From the start of the Civil War, enslaved African Americans sensed the opportunity for freedom as Union forces seized territory at the outer margins of seceded states. Initially, there was the odd phenomenon of officers in blue uniforms turning over escapees to their slave masters. But all that changed in 1861 at Fort Monroe, at the southern tip of the Virginia Peninsula, when the famously chameleonlike General Benjamin Butler refused to return the three enslaved men who fled to his lines. Butler himself, at least at this stage of his life, could care less about blacks, slave or free, but reasoning that the Fugitive Slave Act no longer applied to the seceded states, and observing that every enslaved person serving as support behind Confederate lines freed up a white soldier to fire upon Union ranks, Butler ruled that such escapees be treated as “contrabands” of war and confiscated. Contraband was an unfortunate term that equated the enslaved with property instead of people, but it nevertheless stuck—but then so too did Butler’s policy, which only a few months later was enshrined by Congress in the Confiscation Act of 1861.
What began as a trickle to Butler’s fort turned into a veritable flood that eventually was to bring something like a half-million formerly enslaved people to seek shelter with the Union army over the next four years. About one-fifth of these would later serve, often heroically, as soldiers in the United States Colored Troops (USCT), but what about the other roughly four hundred thousand? What became of them? If their fate never occurred to you before, it is because the story of this huge, largely anonymous population has remained conspicuous in its absence in much of the vast historiography of the Civil War—at least until Amy Murrell Taylor’s brilliant, groundbreaking recent book, Embattled Freedom: Journeys through the Civil War’s Slave Refugee Camps.
Fleeing to Union lines was only possible if the army was in your vicinity, which put this option out of reach to much of the south’s enslaved population. That approximately one-seventh of the Confederacy’s enslaved population of 3.5 million fled to the surmised safety of Union lines when this limited opportunity knocked gives lie to the notion that the “peculiar institution” was benign and that the majority of the enslaved were satisfied with their lot—a sadly resurgent fiction promoted by “Lost Cause” apologists that has again found an unfortunate home within contemporary political discourse. These 500,000 men, women and children—and yes, Taylor learned, there were indeed significant numbers of children—were of course not “contrabands” but refugees, as that term was understood both then and now. And they fled, usually in great peril, with little more than the rags on their backs, to what may have been a promise of freedom but also an unknown future fraught with difficulty.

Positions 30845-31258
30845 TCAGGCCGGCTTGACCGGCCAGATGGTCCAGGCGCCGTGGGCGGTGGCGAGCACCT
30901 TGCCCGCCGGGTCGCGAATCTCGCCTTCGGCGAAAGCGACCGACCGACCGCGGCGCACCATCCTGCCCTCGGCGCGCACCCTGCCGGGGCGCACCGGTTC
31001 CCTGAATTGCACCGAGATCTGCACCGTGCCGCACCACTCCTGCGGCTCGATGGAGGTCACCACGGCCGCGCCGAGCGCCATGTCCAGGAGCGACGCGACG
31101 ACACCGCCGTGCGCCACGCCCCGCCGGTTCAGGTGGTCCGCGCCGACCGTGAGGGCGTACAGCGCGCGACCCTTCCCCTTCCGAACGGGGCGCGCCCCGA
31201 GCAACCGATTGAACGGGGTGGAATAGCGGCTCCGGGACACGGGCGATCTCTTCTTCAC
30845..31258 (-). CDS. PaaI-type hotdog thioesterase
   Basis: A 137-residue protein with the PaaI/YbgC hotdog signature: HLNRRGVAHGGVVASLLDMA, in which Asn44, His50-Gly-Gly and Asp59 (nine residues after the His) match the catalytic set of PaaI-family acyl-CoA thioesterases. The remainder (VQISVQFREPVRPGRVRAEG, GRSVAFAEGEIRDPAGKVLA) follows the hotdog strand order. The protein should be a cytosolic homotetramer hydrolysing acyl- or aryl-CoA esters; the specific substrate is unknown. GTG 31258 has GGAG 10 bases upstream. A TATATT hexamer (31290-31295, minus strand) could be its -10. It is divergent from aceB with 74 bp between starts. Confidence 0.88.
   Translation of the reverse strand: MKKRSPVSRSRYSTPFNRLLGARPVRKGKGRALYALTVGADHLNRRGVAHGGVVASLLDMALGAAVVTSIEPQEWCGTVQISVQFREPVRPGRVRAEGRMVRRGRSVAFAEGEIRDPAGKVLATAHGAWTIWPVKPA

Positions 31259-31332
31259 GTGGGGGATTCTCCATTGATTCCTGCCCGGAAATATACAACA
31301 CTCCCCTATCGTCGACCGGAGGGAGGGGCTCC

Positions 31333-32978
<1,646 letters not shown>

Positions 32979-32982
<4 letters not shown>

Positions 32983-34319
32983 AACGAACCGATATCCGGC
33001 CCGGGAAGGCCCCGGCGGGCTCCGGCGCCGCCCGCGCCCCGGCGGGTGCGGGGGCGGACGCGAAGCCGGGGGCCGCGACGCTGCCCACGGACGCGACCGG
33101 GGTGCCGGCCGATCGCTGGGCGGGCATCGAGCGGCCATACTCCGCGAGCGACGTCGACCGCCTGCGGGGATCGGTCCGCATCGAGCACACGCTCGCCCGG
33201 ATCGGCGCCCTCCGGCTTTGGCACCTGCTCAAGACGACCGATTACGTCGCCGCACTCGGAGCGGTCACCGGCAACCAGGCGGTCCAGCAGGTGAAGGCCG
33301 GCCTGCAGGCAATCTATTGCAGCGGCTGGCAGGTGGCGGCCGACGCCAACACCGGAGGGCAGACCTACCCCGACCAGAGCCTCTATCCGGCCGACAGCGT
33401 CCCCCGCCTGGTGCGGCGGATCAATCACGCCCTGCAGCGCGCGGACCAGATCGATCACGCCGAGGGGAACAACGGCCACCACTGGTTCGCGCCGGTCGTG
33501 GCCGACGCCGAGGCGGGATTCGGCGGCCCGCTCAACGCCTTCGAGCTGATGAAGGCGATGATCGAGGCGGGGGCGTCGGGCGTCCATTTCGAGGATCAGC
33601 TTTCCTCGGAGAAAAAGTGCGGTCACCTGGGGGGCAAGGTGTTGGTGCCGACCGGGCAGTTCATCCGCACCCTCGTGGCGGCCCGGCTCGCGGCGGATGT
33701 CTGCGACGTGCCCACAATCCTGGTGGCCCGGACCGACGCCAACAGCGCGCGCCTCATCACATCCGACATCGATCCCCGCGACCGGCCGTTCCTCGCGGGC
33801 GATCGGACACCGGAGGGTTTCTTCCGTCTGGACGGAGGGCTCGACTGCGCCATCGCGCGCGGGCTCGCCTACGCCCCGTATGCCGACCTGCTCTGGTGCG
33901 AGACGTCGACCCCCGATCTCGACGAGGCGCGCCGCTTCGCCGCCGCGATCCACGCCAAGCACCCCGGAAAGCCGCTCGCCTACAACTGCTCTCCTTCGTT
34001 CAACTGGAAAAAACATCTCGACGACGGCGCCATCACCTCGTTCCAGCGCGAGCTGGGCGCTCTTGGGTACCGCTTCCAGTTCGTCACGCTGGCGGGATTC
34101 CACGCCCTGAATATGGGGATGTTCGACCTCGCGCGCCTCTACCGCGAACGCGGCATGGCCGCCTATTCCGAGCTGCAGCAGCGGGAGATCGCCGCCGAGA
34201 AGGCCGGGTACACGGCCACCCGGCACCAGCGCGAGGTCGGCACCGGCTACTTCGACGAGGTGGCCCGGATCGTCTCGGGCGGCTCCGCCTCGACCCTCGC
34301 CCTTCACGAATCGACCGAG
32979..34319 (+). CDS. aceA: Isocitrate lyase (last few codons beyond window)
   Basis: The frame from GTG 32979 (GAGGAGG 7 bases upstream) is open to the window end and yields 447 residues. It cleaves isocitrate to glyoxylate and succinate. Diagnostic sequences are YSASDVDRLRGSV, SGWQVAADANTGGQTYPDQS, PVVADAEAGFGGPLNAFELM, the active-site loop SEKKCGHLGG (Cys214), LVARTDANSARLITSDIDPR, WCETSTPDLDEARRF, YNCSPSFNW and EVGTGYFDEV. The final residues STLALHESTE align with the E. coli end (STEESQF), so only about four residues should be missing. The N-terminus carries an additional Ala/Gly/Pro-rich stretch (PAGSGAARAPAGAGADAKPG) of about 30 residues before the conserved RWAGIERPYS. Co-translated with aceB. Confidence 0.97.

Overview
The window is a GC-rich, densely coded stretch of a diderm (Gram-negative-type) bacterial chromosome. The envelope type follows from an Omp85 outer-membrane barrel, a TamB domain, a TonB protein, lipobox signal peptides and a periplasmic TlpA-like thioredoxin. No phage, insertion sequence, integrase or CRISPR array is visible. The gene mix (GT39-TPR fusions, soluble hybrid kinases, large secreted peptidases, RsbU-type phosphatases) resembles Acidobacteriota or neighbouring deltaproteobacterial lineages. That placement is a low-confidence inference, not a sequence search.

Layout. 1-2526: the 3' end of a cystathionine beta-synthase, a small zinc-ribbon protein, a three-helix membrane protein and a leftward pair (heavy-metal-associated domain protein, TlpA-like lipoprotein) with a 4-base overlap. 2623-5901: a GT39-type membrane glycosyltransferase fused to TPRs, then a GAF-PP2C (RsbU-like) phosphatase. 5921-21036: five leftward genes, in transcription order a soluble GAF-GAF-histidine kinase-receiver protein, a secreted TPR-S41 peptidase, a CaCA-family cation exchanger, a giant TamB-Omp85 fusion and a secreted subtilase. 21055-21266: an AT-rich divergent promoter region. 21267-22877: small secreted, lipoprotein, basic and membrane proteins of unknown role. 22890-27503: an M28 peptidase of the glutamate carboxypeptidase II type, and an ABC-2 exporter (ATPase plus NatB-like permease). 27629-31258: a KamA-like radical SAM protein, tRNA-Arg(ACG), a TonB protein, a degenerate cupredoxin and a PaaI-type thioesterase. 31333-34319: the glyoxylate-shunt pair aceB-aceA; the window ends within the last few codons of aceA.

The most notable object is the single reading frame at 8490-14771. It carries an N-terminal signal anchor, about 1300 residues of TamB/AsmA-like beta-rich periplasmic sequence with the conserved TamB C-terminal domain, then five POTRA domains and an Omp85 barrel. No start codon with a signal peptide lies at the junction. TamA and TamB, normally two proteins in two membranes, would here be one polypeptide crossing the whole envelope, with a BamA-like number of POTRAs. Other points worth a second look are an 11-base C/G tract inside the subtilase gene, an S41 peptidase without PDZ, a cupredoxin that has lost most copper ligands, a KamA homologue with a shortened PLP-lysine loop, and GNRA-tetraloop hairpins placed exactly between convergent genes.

What would become of them? It turns out that rather than a single shared outcome there was a variety of experiences that depended upon geography, the fortunes of war, and the arbitrary rule of local commanders. Neither the Union army nor the civilian north was prepared for the phenomenon of hundreds of thousands of black refugees, and the result was often not favorable to those who were the most vulnerable. At the dawn of the war, abolitionists still comprised only a tiny minority in the United States. Most of the north remained deeply racist, and those championing “free soil” generally had little concern for the welfare of African Americans on either side of the Mason-Dixon line. This reality informed policy, which even when well-intentioned tended to be patronizing, and was in fact frequently ignored. Embattled Freedom describes how orders were issued mandating both payments and provisions for refugees, who if physically capable were expected to provide the kind of support to the army as paid laborers that they might otherwise have given to the Confederate effort as slaves. But in practice, they were rarely paid, their wages euphemistically diverted to the “general welfare,” or simply stolen by dishonest opportunists. And military necessity trumped all: there was a war on, blood was being shed, and the existential future of the nation was at stake. Refugees would ever remain a lower priority, at the mercy of the corrupt or the indifferent. Rarely consulted, decisions were made for them that often proved less than ideal. The author treats us to a number of examples of this, but perhaps the most ironic is the campaign by well-meaning missionaries to equip refugee shelters with windows, when their occupants assiduously eschewed these for the sake of privacy and security.